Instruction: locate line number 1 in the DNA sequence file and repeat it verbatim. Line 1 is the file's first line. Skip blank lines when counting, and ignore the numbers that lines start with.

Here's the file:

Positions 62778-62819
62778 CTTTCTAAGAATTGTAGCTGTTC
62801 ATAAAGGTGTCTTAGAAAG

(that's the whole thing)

Positions 62778-62819